Friday, May 4, 2018

Saint George and the Powers of Witches and Vampires

“It is the eve of St. George’s Day. Do you not know that tonight, when the clock strikes midnight, all the evil things in the world will have full sway? Do you know where you are going, and what you are going to?”

―Bram Stoker, Dracula 1897

Today is the Eve of the Feast of Saint George! Which means that if you are still alive after tonight, you survived what is known in Eastern Europe as the most dangerous night of the year, as the powers of vampires and witches and every evil were at their height on the Eve of the Feast of Saint George.

Now you may ask, how is it that the Eve of the Feast of Saint George is today, May 4th, when he is in fact celebrated on April 23rd. Back in 1887, when the events of the novel were said to have taken place, April 23rd in Romania fell on May 5th according to the reckoning of the Gregorian calendar, which was twelve days later, according to which Jonathan Harker in the novel dates his journal entry. So when he dated his journal May 4th, to the peasants of Romania warning him to not go to Dracula's castle that day, it was April 22, the Eve of Saint George.

It is not by coincidence that Bram Stoker chose this date for his entry to warn Jonathan Harker. In Romania, the living vampires or moroi gather at the boundaries of towns at sunset. It is here they meet with strigoi, their dead counterparts, and strigele, living witches, to plan all the evil deeds they will carry out in the coming year. Before their influence comes to an end the moroi must gather a year’s worth of power on this night. They wander the boundaries seeking people and animals to prey on.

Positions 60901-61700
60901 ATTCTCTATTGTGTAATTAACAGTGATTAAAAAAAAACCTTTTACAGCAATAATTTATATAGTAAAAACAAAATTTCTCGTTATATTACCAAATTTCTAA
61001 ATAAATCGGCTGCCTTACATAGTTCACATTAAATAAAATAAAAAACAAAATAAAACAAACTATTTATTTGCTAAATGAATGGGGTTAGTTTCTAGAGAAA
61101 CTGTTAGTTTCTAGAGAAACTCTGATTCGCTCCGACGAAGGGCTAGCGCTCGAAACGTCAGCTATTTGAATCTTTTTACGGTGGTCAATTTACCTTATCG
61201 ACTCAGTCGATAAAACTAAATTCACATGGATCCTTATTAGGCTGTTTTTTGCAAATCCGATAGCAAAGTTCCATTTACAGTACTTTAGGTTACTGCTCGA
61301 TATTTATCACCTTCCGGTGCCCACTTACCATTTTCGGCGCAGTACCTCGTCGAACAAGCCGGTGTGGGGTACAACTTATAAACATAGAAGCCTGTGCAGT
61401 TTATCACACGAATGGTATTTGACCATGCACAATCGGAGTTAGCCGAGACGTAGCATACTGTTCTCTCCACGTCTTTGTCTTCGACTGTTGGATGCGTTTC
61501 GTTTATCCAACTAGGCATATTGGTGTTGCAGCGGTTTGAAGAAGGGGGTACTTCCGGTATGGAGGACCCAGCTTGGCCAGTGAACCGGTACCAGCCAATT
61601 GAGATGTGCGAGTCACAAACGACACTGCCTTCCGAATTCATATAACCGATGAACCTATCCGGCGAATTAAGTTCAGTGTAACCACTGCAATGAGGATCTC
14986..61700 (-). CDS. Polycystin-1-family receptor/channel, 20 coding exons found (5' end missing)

Back in the day, people would hide in their houses with every anti-vampire weapon they could get their hands on. They placed thorns upon the threshold of their homes, painted tar crosses on their doors, lit bonfires, put thistles on windows, and placed garlic everywhere. In the Middle Ages these were all considered the perfect methods for keeping yourself safe from evil. But it didn’t end at just that, in Romania the lights in homes were extinguished, prayers were recited throughout the long night, and blades were placed under pillows. Up until recent years in parts of Swabia (an area of Germany) bells rang all throughout the night until dawn, for in those parts it was believed that no vampire and no witch can come within the sound of a church bell. This was done in certain villages of Greece too.

Among the Ruthenians of Bukowina and Galicia the farmer’s wife gathered great branches of thorn to lay on the threshold of her house and every door was painted with a cross in tar to protect it from the witches. The Huzuls kindle large bonfires for their houses for the same reason whilst throughout Transylvania, Walachia and Bulgaria precautions of various kinds are similarly taken. The South Slavs favor bundles of thistles which are placed on the fence, the windows and the doors to prevent the entry of any evil thing.

The people that lived during this time did absolutely everything they could to protect themselves from witches and vampires, and if the morning came without any incident the festival of Saint George was celebrated with great enthusiasm. Therefore, on the 23rd of April (or May 5th), the house is garlanded with flowers, chaplets of roses decorate the stalls and the horns of the cows are wreathed with blossom in honor of Saint George.